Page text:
New cases: 55, 604; new hospitalizations: 4,018
Daily trends in number of new COVID-19 cases and patients admitted to hospital in the U.S.

Source: Centers for Disease Control and Prevention (CDC), March 2, 2022

Implications for employers:

  • Risk of bringing remote workers back to the office continues to decline, although transmission rates remain high in some communities.
  • Employers should remain prepared for workplace exposures and infections.
  • Workplaces with high vaccination rates face the lowest risk.
  • Employers should continue to mitigate risk for immunocompromised employees, customers and visitors.

Decreased screening during the pandemic may have led to later cancer diagnosis

Researchers at the University of California, San Diego published research that demonstrated higher rates of diagnosis of late-stage colon and breast cancer in 2021 compared to previous years. Stage 1 breast cancer was down by about a third over the two-year period, while stage 4 breast cancer was up more than threefold. Consider this data preliminary; it’s from a single institution and a short time period. Still this is worrisome given that cancer screening levels plummeted in 2020 and did not recover in 2021.

Implications for employers:

  • Employers can continue to encourage members to complete all recommended preventive care, including vaccinations and cancer screening.
  • Here’s an article I co-authored with WTW colleague Gary Shutler last year about using behavioral economic insights to encourage use of preventive care.

Pfizer vaccine effectiveness in children

Two studies over the last week evaluated the effectiveness of the Pfizer COVID-19 vaccination among children ages five to 11. The headlines said that these results were “disappointing,” but the actual results are more nuanced.

The first study, done by the state of New York, showed that children ages 12 to 17 were well protected against hospitalizations even with the Omicron variant (vaccine effectiveness was 51%), but the vaccine was less effective for children ages five to 11. (Vaccine effectiveness preventing cases was just 12%, and preventing hospitalizations was 48%, which did not reach statistical significance.)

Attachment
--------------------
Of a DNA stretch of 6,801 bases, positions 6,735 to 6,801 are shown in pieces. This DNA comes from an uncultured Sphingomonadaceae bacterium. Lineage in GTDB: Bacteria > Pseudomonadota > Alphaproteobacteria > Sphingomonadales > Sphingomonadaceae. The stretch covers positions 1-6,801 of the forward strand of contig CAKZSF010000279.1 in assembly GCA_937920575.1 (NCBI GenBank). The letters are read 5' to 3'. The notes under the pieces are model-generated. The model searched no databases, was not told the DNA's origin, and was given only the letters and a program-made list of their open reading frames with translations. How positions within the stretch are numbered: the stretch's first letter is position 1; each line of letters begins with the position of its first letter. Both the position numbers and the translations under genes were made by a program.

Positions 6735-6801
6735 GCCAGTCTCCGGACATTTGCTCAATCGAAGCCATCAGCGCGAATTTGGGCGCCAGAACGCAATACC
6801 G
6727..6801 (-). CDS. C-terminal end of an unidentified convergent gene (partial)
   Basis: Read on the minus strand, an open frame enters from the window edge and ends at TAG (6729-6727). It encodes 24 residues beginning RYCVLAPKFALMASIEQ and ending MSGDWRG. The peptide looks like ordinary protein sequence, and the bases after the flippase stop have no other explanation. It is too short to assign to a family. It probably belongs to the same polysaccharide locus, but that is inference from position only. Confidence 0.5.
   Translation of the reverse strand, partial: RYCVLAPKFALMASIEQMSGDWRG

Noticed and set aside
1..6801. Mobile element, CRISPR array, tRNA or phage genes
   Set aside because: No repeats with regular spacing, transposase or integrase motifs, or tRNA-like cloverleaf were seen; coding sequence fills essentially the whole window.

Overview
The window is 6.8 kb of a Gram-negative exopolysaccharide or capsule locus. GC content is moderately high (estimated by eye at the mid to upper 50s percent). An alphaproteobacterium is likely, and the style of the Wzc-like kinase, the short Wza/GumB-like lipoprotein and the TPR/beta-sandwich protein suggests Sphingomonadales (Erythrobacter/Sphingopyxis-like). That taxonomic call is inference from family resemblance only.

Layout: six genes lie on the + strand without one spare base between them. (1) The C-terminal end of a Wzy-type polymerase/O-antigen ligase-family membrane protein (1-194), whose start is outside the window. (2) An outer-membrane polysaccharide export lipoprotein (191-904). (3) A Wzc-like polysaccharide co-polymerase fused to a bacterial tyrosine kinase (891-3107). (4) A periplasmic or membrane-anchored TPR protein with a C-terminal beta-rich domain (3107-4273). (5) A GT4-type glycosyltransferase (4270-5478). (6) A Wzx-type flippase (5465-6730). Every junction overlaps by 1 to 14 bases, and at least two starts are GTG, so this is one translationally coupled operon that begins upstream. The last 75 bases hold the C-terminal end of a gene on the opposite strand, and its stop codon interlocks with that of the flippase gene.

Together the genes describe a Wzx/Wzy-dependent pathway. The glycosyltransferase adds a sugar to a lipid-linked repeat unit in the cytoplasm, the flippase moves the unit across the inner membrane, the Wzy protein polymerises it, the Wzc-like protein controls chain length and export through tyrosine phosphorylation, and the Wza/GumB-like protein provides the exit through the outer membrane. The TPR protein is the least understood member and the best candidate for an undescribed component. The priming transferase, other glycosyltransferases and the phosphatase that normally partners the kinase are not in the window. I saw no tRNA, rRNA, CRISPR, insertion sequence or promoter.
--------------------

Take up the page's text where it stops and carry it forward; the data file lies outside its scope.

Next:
The second study, published by the CDC, showed that vaccine efficacy against Omicron waned five months after vaccination for those ages 12 to 17, but was restored in older teens when they had a booster shot. It showed that two doses in children ages five to 11 prevented 51% of emergency department or urgent care visits and 74% of hospitalizations — but there were so few hospitalizations that this 74% protection also fails to reach statistical significance.

While the vaccine’s efficacy didn’t reach statistical significance in children ages five to 11, the vaccine cut emergency department and urgent care visits by half and hospitalizations by three-quarters in these reports.

Implications for employers:

  • The Pfizer vaccine for children ages five to 11 has just 10 micrograms of antigen, while the vaccine given to those ages 12 and older has 30 micrograms. It’s possible that a higher dose would lead to better immune response and that boosters will help.
  • Hospitalizations are rare for kids with COVID-19, so it’s difficult to show a statistically significant effect.
  • Parents should still get their younger children vaccinated. Some protection is better than no protection. Vaccine side effects are mild and it’s likely those who are vaccinated will have milder cases if they get infected. Higher vaccination rates and lower infection rates among children may result in fewer days of work missed for employees with caregiving responsibilities.

Population Health Leader, Health and Benefits, North America

Jeff is an internal medicine physician and has led WTW’s clinical response to COVID-19 and other health-related topics. He has served in leadership roles in provider organizations and a health plan and is an Assistant Professor at Harvard Chan School of Public Health.

email Email

Related content tags, list of links Article Health and Benefits Wellbeing Pandemic Risk and Response
Contact us